Winning singles can only bring India back among Davis Cup elite: Bopanna

Rohan Bopanna reckons representing India in the Davis Cup is an honour and second only to winning a tennis Grand Slam.

Veteran Indian doubles tennis ace Rohan Bopanna believes that it will take the collective performance of both the doubles and singles players for India to win the Davis Cup.

India, a three-time runner-up nation, was once a regular in the World Group before their Davis Cup form started sliding at the turn of the century.

And Rohan Bopanna believes that India’s performance in singles made all the difference. 

“When you play Davis Cup it’s not about just winning a (doubles) match, you need to win as a team,” Rohan Bopanna said in a podcast with Deccan Herald.

“If you are just counting one match like only doubles, I think we would have been Davis Cup champions.

“It’s the singles that give us four out of five points. So, the day we start doing that, it will make a difference,” Bopanna added.

The tennis player from Bengaluru cited the example of India’s 2010 Davis Cup campaign when the nation had retained the World Group berth by getting the better of Brazil in the play-offs.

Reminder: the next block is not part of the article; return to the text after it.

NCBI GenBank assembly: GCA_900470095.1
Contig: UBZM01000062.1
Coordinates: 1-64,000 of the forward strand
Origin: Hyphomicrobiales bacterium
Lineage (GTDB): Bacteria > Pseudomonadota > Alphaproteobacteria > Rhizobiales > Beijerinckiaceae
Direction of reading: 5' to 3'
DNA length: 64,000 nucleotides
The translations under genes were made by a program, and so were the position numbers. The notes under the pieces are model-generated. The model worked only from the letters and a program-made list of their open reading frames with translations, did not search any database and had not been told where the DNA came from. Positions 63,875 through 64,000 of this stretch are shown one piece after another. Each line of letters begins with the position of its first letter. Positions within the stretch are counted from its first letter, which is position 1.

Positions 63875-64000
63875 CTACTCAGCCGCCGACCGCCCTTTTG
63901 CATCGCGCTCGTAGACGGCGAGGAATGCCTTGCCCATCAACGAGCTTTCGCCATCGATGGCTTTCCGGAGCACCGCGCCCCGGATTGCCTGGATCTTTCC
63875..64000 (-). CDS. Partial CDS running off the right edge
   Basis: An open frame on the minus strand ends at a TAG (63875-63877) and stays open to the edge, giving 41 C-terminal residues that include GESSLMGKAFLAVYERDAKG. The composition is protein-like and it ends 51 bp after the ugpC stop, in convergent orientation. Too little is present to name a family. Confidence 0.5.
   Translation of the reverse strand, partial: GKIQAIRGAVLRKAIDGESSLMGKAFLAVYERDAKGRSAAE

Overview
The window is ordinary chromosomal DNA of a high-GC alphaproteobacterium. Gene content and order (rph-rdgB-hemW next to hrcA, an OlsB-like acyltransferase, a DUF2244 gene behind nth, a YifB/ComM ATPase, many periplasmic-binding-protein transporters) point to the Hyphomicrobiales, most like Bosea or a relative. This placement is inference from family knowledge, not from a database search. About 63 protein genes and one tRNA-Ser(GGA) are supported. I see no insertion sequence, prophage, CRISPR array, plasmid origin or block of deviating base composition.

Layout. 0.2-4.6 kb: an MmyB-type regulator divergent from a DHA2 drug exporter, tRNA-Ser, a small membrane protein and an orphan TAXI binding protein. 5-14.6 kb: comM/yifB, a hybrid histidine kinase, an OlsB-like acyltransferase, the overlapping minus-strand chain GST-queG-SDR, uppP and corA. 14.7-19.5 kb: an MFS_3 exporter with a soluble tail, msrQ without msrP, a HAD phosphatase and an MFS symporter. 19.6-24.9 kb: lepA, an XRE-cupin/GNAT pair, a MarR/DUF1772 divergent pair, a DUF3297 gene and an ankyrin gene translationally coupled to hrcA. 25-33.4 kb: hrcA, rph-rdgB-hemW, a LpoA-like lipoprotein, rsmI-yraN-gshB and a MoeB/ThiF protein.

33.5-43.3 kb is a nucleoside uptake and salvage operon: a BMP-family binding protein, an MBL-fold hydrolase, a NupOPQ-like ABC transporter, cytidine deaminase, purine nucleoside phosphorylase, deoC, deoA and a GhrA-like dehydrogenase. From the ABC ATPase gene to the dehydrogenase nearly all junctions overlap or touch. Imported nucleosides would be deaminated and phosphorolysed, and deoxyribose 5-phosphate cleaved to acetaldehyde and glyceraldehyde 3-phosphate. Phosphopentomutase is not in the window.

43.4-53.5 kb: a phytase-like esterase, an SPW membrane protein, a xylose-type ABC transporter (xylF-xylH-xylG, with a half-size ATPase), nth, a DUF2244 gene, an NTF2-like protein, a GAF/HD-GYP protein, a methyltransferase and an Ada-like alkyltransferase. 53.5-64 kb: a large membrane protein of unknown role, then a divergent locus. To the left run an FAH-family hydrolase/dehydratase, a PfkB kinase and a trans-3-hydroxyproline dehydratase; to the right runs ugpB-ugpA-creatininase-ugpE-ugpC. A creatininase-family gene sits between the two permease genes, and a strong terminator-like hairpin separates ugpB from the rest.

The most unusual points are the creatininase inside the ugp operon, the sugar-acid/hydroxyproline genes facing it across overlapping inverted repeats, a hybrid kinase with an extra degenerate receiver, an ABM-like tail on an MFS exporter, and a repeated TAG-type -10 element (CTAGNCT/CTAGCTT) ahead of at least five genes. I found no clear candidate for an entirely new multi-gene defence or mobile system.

Rohan Bopanna believes the doubles and singles players have to work in tandem for Davis Cup success
Rohan Bopanna believes the doubles and singles players have to work in tandem for Davis Cup successRohan Bopanna believes the doubles and singles players have to work in tandem for Davis Cup success

“If you look back in 2010, Somdev Devvarman and I won those singles matches to get it to the World Group.

“Today that is where we are. If we don’t win singles matches we are not going to be or we don’t deserve to be at the World Group stage,” he added.

Davis Cup biggest after Grand Slam

Having represented India in the Davis Cup from 2002, Rohan Bopanna has come a long way.

Although India has struggled to progress into the World Group regularly, Rohan Bopanna says participating in Davis Cup is the second best thing after a Grand Slam title.

“I started off being in the team with Leander Paes and Mahesh Bhupathi and learned so much from watching them. Today, I can help mentor youngsters who are coming in.

“The pressure of playing in the Davis Cup is the biggest thing for me over the years. Apart from winning a Grand Slam, representing one’s country is the biggest thing for every athlete,” he said.

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